COVID-19 body count is just a numbers game to Trump

He actually thinks the medical community is lying, that they don’t REALLY need all that equipment. Hard to believe that somehow, we elected this jerk.


From the start, going back most likely to December when the dreaded and deadly word coronavirus reached the White House, it’s been a numbers game for Impeached President Donald J. Trump. A master marketer of his personal and political brand, Trump realized that if the body count from COVID-19 in the U.S. reached pandemic levels during 2020, his re-election bid could be in serious jeopardy.

So Trump and his enablers developed a strategy — similar to what the Pentagon’s propaganda machine used during the Vietnam War — to minimize the visibility of the deadly disease while working feverishly behind the scenes to keep the number of deaths low and, more importantly for his campaign purposes, out of the headlines.

On Jan. 21, the first American was diagnosed with the virus. A day later while in Davos, Switzerland attending the World Economic Forum, Trump was asked if he was worried about…

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Epidemics happen and they happen regularly and surprisingly often. Humans have a funny way of forgetting anything that happened more than 10 years ago. Not studying history is bad enough, but not remembering what you actually lived through is pathetic.

This is an article about plagues: when they occurred and where. We don’t know much about ancient plagues except for two in China, about 5,000 years ago. But since the 14th century, there have become more common. The nearer we get to “now,” the more frequent plagues become.

This is the article if you care to do a little historical reading:

Many folks assume people dealt better with plagues back when we were more in tune with the earth and our environment. Nice theory, but not true. We didn’t deal with them any better. We died by the millions. If we hadn’t, we probably would have despoiled the earth even sooner.

There were fewer people in the world in the 14th century,  but following the Black Plague, entire cities disappeared. Provinces were wiped out. Nobody has the exact numbers, but it’s likely more than half — and possible more like 70% and above — died in that plague. It changed Europe, it changed world history.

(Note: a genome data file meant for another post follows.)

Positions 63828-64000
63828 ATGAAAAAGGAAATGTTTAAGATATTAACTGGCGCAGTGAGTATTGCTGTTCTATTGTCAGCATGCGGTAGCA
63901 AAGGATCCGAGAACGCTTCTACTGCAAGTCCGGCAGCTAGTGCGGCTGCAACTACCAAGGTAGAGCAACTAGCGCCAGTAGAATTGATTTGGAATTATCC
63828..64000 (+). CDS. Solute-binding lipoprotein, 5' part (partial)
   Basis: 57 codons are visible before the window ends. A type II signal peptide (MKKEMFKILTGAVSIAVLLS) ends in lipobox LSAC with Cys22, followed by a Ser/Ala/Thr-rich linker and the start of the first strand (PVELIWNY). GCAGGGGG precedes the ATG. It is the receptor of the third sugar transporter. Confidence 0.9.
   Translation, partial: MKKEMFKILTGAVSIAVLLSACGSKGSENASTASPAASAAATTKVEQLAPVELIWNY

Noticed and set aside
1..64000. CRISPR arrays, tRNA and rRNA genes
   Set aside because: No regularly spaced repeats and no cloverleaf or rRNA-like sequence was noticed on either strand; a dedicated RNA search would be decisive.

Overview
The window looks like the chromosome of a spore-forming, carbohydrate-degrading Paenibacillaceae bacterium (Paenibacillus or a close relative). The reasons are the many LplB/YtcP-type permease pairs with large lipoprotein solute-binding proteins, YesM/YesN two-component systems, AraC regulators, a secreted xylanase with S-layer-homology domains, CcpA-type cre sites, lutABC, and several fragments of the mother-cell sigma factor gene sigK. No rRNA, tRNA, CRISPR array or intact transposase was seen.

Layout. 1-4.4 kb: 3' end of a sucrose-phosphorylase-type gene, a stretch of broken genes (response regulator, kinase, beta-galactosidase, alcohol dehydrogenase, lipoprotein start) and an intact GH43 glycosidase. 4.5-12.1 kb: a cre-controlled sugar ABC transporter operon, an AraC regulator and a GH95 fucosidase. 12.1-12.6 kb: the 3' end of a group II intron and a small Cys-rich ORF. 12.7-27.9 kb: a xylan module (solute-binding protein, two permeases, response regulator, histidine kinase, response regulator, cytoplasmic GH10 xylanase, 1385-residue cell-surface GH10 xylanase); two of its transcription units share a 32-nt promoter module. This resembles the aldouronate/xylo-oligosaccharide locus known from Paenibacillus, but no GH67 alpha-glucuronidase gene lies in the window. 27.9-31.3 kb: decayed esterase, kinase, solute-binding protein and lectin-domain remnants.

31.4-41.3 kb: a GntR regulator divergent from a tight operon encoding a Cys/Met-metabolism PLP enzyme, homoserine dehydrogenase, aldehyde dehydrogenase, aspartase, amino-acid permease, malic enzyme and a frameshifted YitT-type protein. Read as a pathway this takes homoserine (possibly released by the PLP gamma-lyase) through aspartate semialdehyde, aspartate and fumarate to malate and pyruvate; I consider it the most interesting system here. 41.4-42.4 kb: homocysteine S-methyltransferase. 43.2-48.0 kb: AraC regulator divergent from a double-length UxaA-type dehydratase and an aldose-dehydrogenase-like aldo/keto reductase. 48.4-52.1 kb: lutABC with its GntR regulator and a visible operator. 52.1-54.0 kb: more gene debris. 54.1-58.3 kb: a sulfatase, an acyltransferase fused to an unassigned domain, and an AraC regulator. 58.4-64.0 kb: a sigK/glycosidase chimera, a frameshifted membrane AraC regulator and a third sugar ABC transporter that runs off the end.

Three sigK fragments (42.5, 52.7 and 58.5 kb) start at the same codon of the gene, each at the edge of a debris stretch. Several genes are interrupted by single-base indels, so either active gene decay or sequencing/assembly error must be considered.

There were no peasants left to till the soil leading to starvation. There was no medicine. There were areas in England where literally no one survived the plague. From the youngest baby to the oldest man or woman, everyone died. There was little communication and no one knew what was coming until it arrived.

The 14th century has been much written about because those have always been considered the worst years the human race ever experienced. The Plague hit in 1347 and returned three times during that century and several times in later centuries. It is still around today, but massive amounts of antibiotics keep most people alive. It’s still a killer.

In the 14th century, without antibiotics, hospitals, central government, and grueling poverty, it killed everyone it touched. Poverty was nearly universal. The Crusades had gutted the nobility. Between constant war and Plague, more than half of the nobles in England descended into peasantry or if they were lucky, the emerging middle class.

Some good came out of it, but the good part was the direct result of the millions of deaths. After the number of people was hugely reduced, survivors were able to improve their living conditions. Great manors were desperate for workers which gave serfs an opportunity to move up in the world. Though serfs were tied to the land, with many lords and ladies dead of plague or warfare, serfs could sell their services. It was the end of serfdom.